What is it about?

Infant formula advertisements became common in newspapers and magazines in South Korea from the late 1950s, as advertisers of American and Japanese brands vied for mothers' attention to increase sales and influence over infant feeding choices. Over time, naked Korean baby boys were featured as a symbol health, vitality, and superiority of bottle feeding over breastfeeding. Babies were both gendered and racialized in the consumer market for infant formulas.

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Why is it important?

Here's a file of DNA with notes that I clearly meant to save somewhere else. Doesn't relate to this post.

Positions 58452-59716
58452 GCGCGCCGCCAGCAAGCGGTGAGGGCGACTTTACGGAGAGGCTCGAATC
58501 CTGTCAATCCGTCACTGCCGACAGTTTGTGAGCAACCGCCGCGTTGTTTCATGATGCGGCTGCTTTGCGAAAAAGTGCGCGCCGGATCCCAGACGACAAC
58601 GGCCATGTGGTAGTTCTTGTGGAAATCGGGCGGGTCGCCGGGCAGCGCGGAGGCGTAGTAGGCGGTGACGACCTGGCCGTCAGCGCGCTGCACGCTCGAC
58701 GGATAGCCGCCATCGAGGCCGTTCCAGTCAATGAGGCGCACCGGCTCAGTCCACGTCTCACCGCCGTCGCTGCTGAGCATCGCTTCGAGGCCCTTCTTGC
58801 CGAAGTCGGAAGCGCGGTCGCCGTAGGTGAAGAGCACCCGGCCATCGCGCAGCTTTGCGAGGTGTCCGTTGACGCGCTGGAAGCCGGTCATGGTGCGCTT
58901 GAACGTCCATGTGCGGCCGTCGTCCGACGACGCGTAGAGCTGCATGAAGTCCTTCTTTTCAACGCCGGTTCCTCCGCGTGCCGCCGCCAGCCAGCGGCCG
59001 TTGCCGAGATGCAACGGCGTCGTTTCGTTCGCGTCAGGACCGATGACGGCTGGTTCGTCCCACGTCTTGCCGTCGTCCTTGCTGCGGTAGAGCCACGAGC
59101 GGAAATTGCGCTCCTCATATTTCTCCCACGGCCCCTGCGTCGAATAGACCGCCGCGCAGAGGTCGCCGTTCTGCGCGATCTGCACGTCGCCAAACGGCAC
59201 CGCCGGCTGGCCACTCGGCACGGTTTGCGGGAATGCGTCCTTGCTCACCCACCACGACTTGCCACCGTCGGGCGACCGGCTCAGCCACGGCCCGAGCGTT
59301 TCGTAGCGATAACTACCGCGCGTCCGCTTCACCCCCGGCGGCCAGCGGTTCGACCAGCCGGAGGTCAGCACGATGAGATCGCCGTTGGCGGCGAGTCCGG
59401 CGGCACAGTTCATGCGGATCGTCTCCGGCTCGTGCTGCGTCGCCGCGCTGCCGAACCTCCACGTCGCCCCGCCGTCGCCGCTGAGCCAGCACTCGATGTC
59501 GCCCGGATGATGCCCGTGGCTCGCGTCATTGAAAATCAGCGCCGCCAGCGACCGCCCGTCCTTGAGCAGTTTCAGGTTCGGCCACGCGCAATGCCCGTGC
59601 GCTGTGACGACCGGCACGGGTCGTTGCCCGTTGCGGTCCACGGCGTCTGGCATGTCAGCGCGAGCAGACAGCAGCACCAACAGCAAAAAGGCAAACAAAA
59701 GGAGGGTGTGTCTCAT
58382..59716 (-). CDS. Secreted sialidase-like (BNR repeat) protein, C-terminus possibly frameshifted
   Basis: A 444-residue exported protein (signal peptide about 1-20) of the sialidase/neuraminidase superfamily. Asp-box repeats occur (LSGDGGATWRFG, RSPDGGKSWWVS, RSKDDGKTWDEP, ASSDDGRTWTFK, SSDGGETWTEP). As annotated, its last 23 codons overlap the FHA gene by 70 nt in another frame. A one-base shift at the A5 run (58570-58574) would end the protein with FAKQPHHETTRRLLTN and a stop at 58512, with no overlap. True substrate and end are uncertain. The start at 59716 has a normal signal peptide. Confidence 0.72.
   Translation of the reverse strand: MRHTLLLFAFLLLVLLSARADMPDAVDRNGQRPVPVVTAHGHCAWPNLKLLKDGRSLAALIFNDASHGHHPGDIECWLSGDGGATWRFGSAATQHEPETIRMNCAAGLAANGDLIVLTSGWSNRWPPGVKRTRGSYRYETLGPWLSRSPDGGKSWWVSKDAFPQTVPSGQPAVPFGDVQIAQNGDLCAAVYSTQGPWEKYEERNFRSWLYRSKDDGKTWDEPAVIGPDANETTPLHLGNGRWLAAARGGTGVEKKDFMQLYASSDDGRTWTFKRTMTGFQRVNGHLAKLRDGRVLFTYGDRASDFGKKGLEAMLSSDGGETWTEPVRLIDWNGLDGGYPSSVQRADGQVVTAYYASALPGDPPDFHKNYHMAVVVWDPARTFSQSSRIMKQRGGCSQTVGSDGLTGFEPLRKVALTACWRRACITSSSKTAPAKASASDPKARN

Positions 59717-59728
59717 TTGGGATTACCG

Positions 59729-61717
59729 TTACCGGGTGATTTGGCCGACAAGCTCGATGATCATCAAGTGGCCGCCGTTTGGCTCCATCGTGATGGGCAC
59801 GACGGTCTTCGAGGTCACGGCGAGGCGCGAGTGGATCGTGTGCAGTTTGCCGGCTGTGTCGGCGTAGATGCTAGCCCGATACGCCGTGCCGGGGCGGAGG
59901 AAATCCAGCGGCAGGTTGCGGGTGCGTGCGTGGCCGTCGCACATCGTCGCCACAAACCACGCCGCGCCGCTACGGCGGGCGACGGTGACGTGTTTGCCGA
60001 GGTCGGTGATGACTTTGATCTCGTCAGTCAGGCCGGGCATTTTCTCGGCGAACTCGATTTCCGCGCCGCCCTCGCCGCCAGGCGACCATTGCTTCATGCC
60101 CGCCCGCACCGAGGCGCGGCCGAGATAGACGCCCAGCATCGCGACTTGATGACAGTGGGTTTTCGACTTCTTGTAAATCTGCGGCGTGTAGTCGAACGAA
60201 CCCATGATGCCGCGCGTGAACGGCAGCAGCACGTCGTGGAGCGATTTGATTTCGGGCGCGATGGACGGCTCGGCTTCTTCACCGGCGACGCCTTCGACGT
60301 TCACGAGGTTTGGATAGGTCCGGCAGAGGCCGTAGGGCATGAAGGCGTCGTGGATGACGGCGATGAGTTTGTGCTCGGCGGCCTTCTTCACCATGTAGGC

This article shows the "messiness" of transitioning from the Japanese Empire to the US-centered order during the Cold War. Multiple understandings of race were articulated in the realm of infant feeding in postwar Korea.


I hope this article helps people see how something so seemingly mundane and inconsequential as infant feeding was part of the larger transnational politics at the time. Infant feeding was never a neutral topic then and now. I hope you find this article enjoyable and thought-provoking.

Na Sil Heo
University of Pennsylvania

Read the Original

This page is a summary of: Racialising Baby Boys: Racial and Gender Politics in Infant Formula Advertisements in Cold War Korea, 1950s–1960s, Gender & History, May 2021, Wiley,
DOI: 10.1111/1468-0424.12535.
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